Hi-Tech Wahoo Hunting

“Wahoo are much like their cousins king mackerel in that they like to hang around structure such as surface platforms, wrecks, rocks, salt domes, and ledges.  Yet they can also be found on open water rips and weedlines,” says Thomas Hilton, president of Hilton’s Realtime-Navigator. 

“Offshore conditions are dynamic and continually change, so it’s important to know what the water conditions are on those spots when wanting to venture out and target them,” Hilton said.  “We track as many variables as we can; sea surface temperature, water color (chlorophyll), surface currents, upwelling and downwelling currents (altimetry) and other factors all presented in relation to known fishing spots and underwater topography.”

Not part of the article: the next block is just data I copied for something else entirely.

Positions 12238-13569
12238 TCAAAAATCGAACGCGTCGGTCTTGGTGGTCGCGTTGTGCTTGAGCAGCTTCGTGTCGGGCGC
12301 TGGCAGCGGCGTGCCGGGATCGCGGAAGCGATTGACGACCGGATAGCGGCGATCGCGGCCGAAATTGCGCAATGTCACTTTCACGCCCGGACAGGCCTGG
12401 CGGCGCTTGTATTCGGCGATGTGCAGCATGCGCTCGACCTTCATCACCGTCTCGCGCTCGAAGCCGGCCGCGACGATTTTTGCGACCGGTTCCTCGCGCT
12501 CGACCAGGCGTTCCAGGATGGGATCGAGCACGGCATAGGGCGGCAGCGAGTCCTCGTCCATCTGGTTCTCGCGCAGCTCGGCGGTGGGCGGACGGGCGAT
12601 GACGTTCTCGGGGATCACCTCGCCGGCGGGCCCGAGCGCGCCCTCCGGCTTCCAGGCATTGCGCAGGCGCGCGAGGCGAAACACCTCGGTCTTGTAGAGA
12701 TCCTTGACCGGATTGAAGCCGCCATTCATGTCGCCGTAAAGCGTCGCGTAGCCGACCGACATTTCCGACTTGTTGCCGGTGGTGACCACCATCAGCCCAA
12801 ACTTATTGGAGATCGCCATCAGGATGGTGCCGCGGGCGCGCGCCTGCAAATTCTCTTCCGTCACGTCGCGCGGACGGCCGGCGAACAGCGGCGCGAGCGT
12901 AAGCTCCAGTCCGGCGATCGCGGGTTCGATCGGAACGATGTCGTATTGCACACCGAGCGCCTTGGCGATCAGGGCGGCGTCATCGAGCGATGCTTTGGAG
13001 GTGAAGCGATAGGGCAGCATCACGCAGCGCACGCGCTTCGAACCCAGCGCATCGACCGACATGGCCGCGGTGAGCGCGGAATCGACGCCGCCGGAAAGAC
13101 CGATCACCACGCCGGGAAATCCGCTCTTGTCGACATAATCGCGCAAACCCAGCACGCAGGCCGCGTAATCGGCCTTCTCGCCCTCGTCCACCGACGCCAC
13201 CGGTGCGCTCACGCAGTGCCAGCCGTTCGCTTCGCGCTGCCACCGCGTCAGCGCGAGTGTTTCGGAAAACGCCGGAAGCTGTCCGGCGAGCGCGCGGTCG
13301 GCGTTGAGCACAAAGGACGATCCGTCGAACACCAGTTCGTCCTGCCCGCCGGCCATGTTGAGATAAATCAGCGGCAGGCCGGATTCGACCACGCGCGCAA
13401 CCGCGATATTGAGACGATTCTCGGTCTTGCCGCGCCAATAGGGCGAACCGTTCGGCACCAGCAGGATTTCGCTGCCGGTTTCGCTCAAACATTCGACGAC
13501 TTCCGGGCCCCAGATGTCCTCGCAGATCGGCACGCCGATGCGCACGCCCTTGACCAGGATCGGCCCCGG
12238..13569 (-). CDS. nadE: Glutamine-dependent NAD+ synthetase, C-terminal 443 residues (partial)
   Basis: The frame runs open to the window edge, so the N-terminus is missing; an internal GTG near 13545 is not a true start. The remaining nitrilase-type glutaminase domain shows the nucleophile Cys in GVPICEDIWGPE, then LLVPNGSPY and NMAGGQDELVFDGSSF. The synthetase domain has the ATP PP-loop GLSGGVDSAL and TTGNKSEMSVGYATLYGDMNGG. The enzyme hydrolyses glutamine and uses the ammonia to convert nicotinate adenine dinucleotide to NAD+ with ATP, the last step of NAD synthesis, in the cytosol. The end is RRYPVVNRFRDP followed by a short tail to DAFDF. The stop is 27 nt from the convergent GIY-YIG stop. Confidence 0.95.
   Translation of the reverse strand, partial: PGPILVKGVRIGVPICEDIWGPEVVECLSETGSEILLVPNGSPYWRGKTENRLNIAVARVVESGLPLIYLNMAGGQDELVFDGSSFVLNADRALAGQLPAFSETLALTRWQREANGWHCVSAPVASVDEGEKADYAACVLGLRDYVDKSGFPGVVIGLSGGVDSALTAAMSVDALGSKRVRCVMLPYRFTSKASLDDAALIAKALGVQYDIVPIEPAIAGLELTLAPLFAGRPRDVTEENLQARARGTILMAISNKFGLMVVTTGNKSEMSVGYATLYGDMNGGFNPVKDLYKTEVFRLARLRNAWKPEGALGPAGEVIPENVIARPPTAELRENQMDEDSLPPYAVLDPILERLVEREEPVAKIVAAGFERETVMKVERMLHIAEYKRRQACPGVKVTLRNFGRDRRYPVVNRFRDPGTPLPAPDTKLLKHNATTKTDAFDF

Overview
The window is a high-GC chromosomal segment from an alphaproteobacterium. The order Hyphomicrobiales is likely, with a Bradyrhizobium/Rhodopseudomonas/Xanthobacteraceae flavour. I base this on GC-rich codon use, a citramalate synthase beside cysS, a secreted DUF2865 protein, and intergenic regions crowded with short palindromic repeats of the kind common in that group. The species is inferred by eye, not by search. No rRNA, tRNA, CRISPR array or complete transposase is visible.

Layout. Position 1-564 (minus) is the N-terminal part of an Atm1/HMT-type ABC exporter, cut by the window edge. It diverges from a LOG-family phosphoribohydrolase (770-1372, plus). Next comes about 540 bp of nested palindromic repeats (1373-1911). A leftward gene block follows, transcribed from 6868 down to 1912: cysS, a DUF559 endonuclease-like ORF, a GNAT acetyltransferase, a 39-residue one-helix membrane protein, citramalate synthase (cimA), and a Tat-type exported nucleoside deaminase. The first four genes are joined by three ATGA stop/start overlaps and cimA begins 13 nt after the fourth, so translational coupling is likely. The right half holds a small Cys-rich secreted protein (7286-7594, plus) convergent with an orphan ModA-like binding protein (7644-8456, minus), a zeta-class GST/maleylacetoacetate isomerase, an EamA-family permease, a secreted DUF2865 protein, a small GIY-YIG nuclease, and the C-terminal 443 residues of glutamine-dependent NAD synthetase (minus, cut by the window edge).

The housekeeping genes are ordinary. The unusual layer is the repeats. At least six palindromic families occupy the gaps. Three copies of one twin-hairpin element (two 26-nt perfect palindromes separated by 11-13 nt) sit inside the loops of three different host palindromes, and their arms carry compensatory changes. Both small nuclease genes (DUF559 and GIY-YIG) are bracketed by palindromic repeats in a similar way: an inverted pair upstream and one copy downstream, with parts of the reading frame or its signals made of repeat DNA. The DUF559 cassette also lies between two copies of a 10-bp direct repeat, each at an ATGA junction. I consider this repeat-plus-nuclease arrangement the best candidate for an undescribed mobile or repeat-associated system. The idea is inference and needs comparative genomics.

Hilton pointed out that each image will have favorable and unfavorable areas and the key is to find where there are the most overlapping favorable conditions for increased chances of success. 

“While wahoo can be found from inshore waters to well over 100 fathoms, their preferred depth is 30 to 40 fathoms,” Hilton said.  “They are warm-water fish, primarily inhabiting blue Gulf Stream waters, but can tolerate temperatures as low as 65 degrees as long as a warm water rip is close by.  These rips, collecting flotsam and sargassum are continually moving and Hilton’s provides the tools to ascertain which way and how fast they are moving so that you can interpolate how to intercept them.”

 

Important Wahoo Fishing Lure and Wahoo Fishing Equipment:

Hilton’s Realtime-Navigator

www.realtime-navigator.com

Bahama Lures

www.bahamalure.com

Yozuri

www.yo-zuri.com

Black Bart Lures

www.blackbartlures.com

Rapala

www.rapala.com

Mann’s Lures

www.mannsbait.com

Iland Lures

www.mirrolure.com